Jean-Claude Juncker provisionally backs Sir Julian King to be the UK's next EU Commissioner

 
Francesca Washtell
Follow Francesca
Prime Minister David Cameron Tries To Take A Harder Line with Europe
Juncker met with commissioner nominee Sir Julian King today in Brussels (Source: Getty)

Jean-Claude Juncker has provisionally backed the nomination of Sir Julian King to become the UK's new EU commissioner.

The president of the European Commission will determine whether to appoint King, whom he met in Brussels this morning, by the end of the month.

"President Juncker was able to establish Sir Julian's European competencies. On the basis of this meeting and his biography, the president is reflecting on possible portfolios and he will announce his decision by the end of this month," EU Commission spokesman Margaritis Schinas said to a press conference, Reuters reported.

The UK's former commissioner, Lord Jonathan Hill, resigned after the surprise pro-Brexit result of last month's referendum.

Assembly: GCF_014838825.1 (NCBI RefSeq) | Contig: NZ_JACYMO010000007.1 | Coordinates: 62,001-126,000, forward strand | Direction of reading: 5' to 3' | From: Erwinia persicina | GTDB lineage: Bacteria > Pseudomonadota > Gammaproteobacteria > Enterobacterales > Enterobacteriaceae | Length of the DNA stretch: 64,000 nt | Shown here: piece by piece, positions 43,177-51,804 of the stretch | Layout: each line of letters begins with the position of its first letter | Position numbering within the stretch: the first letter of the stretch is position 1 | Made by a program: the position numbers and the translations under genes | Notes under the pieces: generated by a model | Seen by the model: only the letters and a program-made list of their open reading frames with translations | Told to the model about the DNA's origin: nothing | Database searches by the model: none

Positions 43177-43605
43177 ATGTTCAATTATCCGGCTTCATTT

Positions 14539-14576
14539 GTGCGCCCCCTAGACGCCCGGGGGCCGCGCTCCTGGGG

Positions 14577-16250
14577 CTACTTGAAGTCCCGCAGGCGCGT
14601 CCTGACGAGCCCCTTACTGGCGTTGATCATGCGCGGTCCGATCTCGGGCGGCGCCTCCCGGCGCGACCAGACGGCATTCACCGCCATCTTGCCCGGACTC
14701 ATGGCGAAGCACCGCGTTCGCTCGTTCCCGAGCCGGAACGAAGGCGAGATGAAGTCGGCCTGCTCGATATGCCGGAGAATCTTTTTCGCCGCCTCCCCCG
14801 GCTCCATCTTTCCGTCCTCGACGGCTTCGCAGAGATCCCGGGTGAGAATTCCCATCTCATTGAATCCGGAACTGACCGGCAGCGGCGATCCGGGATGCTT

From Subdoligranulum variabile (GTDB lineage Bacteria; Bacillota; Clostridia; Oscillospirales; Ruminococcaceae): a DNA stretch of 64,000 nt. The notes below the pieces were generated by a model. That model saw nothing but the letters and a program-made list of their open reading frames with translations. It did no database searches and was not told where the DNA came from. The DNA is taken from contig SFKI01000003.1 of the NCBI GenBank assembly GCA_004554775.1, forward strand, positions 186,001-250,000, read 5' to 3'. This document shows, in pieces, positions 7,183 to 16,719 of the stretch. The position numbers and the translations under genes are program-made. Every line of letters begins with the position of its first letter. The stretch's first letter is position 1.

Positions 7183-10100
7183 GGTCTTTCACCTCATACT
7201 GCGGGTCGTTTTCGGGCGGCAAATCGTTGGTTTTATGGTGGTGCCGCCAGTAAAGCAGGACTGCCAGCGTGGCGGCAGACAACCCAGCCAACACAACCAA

David Cameron put King forward for the role on Friday. He is currently serving as the UK's ambassador to France and was previously director general at the Foreign and Commonwealth Office.

Read more: Juncker: "Sad heroes Boris and Farage left "the boat" after Brexit vote

"Sir Julian is a very experienced diplomat with particular experience in European affairs, and I believe he will be a strong addition to the Commission," Cameron said in a statement on Friday.

The UK still remains a fully-fledged member of the EU, and therefore has the right to nominate a replacement despite its vote to leave the 28-member bloc.

Juncker has previously said he believes a replacement should take Lord Hill's place until the UK has formally left the organisation.

In other news, it also emerged this morning that Juncker placed a bet on the UK voting for Brexit last month - seemingly with Lord Hill.

In an interview with Germany's Spiegel magazine, he said: "I put my money on Brexit."

He added that Lord Hill, who was the EU's financial stability commissioner, still owes him a pound.

Brexit Britain: What you need to know

Related articles